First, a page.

Avenging Uri: Seeking global sanctions against Pak India’s best option?
The rage over the attack on an army camp at Uri is palpable in this town on the India-Pakistan border that isn’t unfamiliar with the spectre of terror.UriTerrorAttack Updated: Sep 19, 2016 09:54 IST
The rage over the attack on an army camp at Uri is palpable in this town on the India-Pakistan border that isn’t unfamiliar with the spectre of terror. A bunch of marauders had attacked the Indian Air Force Base here on January 2 this year. It took a long gun battle to eliminate them.
A few months earlier, in July 2015, a police station was similarly attacked in nearby Dinanagar that’s part of Gurdaspur bordering Jammu and Kashmir. As news trickled in of the armed assault on the army camp, the residents here were livid, seeking retribution; the refrain being that Pakistan be given a taste of its poison.
The sentiment matched with that of Ram Madhav, the BJP-RSS points person for Kashmir. Amid reports of high casualties in the camp near the line of control in Baramulla, he said “the days of strategic restraint are over....”
But experts with whom I spoke on phone from here advocated equanimity in the face of the grave provocation. A veteran Kashmir watcher associated with the government in Srinagar had more questions than answers from New Delhi’s standpoint: “How’d they respond to it? If they don’t, they’d embolden the aggressors and their anti-India audience in the Valley. If they do, it will be akin to fighting fires within and on the border.”
The gravity of the crisis is at once a throwback to Mumbai’s 26/11 and the 2001 attack on Parliament that had resulted in massive troop buildup on the Indian and Pakistani side.
The 1999 Siachen war triggered by infiltration from the other side remained localised. “That wouldn’t be the case if we resort to a full scale military response to avenge Uri,” cautioned an official who held key positions at the time.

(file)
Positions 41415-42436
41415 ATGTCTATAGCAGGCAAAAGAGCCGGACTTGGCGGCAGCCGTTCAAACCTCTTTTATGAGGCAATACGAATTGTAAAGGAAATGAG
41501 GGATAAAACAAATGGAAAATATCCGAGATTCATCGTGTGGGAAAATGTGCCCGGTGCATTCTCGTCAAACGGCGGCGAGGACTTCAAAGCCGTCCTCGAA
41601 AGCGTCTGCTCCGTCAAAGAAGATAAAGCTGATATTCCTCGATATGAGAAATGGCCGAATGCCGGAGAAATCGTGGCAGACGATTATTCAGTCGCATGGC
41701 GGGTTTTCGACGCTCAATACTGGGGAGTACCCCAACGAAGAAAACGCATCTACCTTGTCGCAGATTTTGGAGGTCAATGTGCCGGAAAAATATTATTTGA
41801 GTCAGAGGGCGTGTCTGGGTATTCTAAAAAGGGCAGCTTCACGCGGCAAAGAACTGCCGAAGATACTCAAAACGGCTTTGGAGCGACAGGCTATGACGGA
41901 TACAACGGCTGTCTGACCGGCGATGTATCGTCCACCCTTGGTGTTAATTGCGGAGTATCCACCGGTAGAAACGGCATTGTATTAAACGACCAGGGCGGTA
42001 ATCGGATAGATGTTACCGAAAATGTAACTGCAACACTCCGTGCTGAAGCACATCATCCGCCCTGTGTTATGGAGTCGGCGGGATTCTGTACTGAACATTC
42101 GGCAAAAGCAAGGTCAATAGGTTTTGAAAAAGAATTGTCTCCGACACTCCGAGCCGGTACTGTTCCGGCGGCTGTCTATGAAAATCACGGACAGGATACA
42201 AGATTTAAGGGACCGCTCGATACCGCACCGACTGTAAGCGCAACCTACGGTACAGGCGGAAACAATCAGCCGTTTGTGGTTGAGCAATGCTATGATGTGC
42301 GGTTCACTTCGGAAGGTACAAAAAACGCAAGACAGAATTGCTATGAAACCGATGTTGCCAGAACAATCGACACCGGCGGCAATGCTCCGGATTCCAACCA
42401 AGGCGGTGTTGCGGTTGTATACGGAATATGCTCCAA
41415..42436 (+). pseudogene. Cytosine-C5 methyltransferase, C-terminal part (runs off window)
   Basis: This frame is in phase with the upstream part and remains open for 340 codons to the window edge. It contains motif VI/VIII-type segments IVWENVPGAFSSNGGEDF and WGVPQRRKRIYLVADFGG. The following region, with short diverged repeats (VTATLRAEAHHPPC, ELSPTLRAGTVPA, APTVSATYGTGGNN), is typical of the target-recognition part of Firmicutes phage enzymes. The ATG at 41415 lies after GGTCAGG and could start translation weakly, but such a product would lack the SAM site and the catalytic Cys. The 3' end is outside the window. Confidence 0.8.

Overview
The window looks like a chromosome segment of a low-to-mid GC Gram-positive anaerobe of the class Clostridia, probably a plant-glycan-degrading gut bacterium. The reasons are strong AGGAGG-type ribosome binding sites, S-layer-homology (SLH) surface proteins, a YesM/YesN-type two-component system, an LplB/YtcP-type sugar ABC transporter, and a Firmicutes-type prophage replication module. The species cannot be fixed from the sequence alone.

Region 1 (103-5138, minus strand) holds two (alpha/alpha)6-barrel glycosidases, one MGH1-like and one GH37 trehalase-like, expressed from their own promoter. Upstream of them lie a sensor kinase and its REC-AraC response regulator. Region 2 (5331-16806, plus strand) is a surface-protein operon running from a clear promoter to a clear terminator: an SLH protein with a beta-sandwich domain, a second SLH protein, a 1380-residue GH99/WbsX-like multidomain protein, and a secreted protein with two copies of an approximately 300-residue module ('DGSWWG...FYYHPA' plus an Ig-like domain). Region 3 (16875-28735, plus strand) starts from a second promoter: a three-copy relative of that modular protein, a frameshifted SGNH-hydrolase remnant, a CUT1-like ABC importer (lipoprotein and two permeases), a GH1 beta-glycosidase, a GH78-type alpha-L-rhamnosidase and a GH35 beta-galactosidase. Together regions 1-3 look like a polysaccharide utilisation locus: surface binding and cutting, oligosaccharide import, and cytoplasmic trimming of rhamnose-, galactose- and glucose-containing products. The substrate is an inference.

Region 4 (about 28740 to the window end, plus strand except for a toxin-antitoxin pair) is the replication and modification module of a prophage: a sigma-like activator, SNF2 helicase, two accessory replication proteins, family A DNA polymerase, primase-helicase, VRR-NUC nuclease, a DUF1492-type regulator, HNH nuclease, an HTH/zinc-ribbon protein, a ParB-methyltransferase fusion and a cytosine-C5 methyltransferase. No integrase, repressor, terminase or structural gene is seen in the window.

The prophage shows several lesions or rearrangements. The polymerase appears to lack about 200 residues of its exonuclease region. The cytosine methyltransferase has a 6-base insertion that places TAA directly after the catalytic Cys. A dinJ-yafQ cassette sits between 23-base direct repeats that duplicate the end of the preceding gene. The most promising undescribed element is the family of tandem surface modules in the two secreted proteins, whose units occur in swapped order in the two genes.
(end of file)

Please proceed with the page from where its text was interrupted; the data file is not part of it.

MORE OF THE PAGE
As Uri has been orchestrated in the run up to the United Nations General Assembly session starting later this month, a wise option for India could be to stick to the line taken after a high-level review of the Uri attack. “Pakistan is a terrorist state. It should be identified and isolated as one,” said home minister Rajnath Singh.
Ostensibly aimed at inflaming north Kashmir that has been relatively calmer, the Uri episode is evidence of the military dimension of Islamabad’s proclaimed moral, political and diplomatic support for the Kashmiri “right to self determination.” Its tactical value for Pakistan is in showing the protesting youth as its puppets, making a political engagement with them more difficult for New Delhi in terms of its popular acceptance in the rest of India.
Nawaz Sharif will undoubtedly raise the valley’s internal turmoil at UNGA to show it as a pending dispute; a human rights issue requiring international intervention. But his country lacks today the traction it once had with the global community on Kashmir, perceived as it is as an exporter of terror across countries. Uri will affirm that image of Pakistan, fetching India an empathy it would’ve missed in the backdrop of recent excesses in Kashmir.
“Whatever decision is taken should be thought through calmly,” said India’s former High Commissioner to Pakistan Satinder Lambah. In previous wars including the one in Siachen, Islamabad sought to project Kashmir as a nuclear flashpoint in South Asia to draw world powers into the dispute India describes as bilateral.
“Waging a war isn’t an option. It’ll make us walk into that trap,” argued another diplomat. “The best way forward is to seek sanctions against them. That alone will bring on their knees the perpetrators of terror and their patrons in the Pakistani establishment.”